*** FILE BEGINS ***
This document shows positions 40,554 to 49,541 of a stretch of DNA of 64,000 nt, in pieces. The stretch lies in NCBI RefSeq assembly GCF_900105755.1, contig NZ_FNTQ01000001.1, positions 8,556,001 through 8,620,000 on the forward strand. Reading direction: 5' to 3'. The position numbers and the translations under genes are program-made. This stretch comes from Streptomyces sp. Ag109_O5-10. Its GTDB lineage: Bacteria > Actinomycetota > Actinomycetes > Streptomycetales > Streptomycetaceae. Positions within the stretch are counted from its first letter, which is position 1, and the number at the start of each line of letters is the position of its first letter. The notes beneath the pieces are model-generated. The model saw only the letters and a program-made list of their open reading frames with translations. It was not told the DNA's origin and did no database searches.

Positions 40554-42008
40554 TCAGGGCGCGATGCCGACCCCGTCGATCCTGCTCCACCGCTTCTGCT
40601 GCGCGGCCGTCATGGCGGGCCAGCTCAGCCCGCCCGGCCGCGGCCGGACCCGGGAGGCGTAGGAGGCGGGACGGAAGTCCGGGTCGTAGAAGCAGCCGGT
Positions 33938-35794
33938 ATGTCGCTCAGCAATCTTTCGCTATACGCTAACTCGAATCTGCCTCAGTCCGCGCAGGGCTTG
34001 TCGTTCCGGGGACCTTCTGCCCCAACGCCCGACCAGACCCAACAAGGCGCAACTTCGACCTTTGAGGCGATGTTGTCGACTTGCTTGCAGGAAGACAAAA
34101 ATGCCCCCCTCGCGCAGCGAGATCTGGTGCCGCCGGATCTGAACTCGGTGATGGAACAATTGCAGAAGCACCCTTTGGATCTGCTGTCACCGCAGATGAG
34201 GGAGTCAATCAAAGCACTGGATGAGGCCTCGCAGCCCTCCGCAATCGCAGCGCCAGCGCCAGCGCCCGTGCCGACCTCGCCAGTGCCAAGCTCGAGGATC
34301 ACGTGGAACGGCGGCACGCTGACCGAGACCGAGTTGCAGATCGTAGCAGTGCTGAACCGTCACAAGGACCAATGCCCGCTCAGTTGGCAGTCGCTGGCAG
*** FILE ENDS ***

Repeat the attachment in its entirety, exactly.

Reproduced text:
This document shows positions 40,554 to 49,541 of a stretch of DNA of 64,000 nt, in pieces. The stretch lies in NCBI RefSeq assembly GCF_900105755.1, contig NZ_FNTQ01000001.1, positions 8,556,001 through 8,620,000 on the forward strand. Reading direction: 5' to 3'. The position numbers and the translations under genes are program-made. This stretch comes from Streptomyces sp. Ag109_O5-10. Its GTDB lineage: Bacteria > Actinomycetota > Actinomycetes > Streptomycetales > Streptomycetaceae. Positions within the stretch are counted from its first letter, which is position 1, and the number at the start of each line of letters is the position of its first letter. The notes beneath the pieces are model-generated. The model saw only the letters and a program-made list of their open reading frames with translations. It was not told the DNA's origin and did no database searches.

Positions 40554-42008
40554 TCAGGGCGCGATGCCGACCCCGTCGATCCTGCTCCACCGCTTCTGCT
40601 GCGCGGCCGTCATGGCGGGCCAGCTCAGCCCGCCCGGCCGCGGCCGGACCCGGGAGGCGTAGGAGGCGGGACGGAAGTCCGGGTCGTAGAAGCAGCCGGT
Positions 33938-35794
33938 ATGTCGCTCAGCAATCTTTCGCTATACGCTAACTCGAATCTGCCTCAGTCCGCGCAGGGCTTG
34001 TCGTTCCGGGGACCTTCTGCCCCAACGCCCGACCAGACCCAACAAGGCGCAACTTCGACCTTTGAGGCGATGTTGTCGACTTGCTTGCAGGAAGACAAAA
34101 ATGCCCCCCTCGCGCAGCGAGATCTGGTGCCGCCGGATCTGAACTCGGTGATGGAACAATTGCAGAAGCACCCTTTGGATCTGCTGTCACCGCAGATGAG
34201 GGAGTCAATCAAAGCACTGGATGAGGCCTCGCAGCCCTCCGCAATCGCAGCGCCAGCGCCAGCGCCCGTGCCGACCTCGCCAGTGCCAAGCTCGAGGATC
34301 ACGTGGAACGGCGGCACGCTGACCGAGACCGAGTTGCAGATCGTAGCAGTGCTGAACCGTCACAAGGACCAATGCCCGCTCAGTTGGCAGTCGCTGGCAG